Mesenchymal Stromal Cells (MSCs) represent an attractive treatment for patients with steroid refractory acute Graft versus Host Disease (GvHD) after allogeneic Haematopoietic Stem Cells Transplantation (HSCT). However, responses to MSCs are rather unpredictable and this is largely the consequence of a heterogeneous cell preparation, and a significant part of the patients do not respond to the treatment.
It has recently been discovered that the therapeutic activity of MSCs depends on their ability to undergo in vivo apoptosis and consequently to reprogram inflammation via re-educating monocytes/macrophages towards an immunosuppressive phenotype. This discovery provides a new mechanistic angle to classify MSCs based on their therapeutic potential. The aim of this project is to provide evidence that MSCs can be classified based on their sensitivity to undergo apoptosis and to drive the differentiation of tolerogenic macrophages. The results will have an invaluable impact on the manufacturing protocols of MSCs, since we will be able to classify any MSC preparation and identify MSCs with the most potent therapeutic profiles by selecting the best donor and cell source. This ultimately will translate into a better management of GvHD, with the possibility to extend the indication of curative allogeneic HSCT to most patients with leukaemia.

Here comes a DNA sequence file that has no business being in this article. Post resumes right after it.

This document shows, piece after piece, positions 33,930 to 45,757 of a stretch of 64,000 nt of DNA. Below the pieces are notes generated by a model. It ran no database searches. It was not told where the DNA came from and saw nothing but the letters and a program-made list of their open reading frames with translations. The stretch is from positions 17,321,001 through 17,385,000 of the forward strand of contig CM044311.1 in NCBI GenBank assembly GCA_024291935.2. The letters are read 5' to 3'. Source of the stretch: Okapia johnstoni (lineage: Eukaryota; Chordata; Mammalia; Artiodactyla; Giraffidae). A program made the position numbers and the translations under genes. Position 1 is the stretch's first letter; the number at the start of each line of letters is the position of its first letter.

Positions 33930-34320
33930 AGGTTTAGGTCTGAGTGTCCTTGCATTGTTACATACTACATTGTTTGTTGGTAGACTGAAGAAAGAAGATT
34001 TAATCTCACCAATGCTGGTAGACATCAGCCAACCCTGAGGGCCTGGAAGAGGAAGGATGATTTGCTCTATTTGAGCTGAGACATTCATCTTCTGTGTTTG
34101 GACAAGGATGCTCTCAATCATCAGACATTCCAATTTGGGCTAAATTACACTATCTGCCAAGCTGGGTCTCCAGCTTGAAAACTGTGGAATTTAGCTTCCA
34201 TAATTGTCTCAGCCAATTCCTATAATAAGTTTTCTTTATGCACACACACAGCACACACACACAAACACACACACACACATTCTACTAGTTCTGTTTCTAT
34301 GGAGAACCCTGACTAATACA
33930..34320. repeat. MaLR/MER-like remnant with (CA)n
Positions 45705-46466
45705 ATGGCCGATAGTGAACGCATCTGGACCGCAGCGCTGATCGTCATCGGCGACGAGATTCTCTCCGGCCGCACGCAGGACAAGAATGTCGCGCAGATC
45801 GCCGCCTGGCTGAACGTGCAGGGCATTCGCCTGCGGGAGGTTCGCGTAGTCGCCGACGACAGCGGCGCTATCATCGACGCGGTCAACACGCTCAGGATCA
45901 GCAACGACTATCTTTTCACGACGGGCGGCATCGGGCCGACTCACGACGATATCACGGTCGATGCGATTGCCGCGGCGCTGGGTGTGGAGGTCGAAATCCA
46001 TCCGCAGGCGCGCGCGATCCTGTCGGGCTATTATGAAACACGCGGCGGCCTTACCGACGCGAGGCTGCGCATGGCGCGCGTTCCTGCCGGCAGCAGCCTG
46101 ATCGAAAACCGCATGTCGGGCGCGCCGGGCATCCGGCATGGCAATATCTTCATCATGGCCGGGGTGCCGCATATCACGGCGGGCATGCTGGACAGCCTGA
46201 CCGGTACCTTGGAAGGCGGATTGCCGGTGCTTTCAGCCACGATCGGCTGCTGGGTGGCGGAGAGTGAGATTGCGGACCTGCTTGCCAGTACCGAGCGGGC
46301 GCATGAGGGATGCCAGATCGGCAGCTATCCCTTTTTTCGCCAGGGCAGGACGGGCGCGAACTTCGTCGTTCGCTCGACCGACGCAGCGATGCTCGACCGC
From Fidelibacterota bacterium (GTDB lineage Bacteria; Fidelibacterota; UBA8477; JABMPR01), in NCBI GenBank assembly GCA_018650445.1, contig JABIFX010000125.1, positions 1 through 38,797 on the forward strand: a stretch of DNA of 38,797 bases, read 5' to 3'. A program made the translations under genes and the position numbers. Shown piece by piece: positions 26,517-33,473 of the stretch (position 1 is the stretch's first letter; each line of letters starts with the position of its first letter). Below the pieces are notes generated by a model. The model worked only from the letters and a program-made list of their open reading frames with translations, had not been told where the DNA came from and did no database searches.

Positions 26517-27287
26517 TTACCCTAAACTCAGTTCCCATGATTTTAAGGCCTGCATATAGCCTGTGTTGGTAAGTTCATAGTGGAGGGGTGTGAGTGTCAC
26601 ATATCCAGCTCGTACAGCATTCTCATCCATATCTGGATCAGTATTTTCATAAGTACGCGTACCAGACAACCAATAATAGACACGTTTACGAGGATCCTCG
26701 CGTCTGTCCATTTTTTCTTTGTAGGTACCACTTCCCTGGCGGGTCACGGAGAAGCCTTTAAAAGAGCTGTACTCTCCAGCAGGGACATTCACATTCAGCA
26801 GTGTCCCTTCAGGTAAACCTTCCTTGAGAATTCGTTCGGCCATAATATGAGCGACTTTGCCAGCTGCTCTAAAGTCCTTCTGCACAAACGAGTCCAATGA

Based on the fruitful collaborations over the past years between the Regenerative and Haematological Medicine group led by Prof. Francesco Dazzi at King’s College London and the Department of Internal Medicine I led by Prof. Martin Bornhäuser at University Hospital Carl Gustav Carus, this collaboration has not only stemmed in co-authorships in peer-reviewed published papers, but also been awarded with several awards (Jon J. van Rood Award, European Society of Blood and Marrow Transplantation – 2018, Best Presentation Award, Bloodwise – 2018). This project will represent the natural development of these achievements.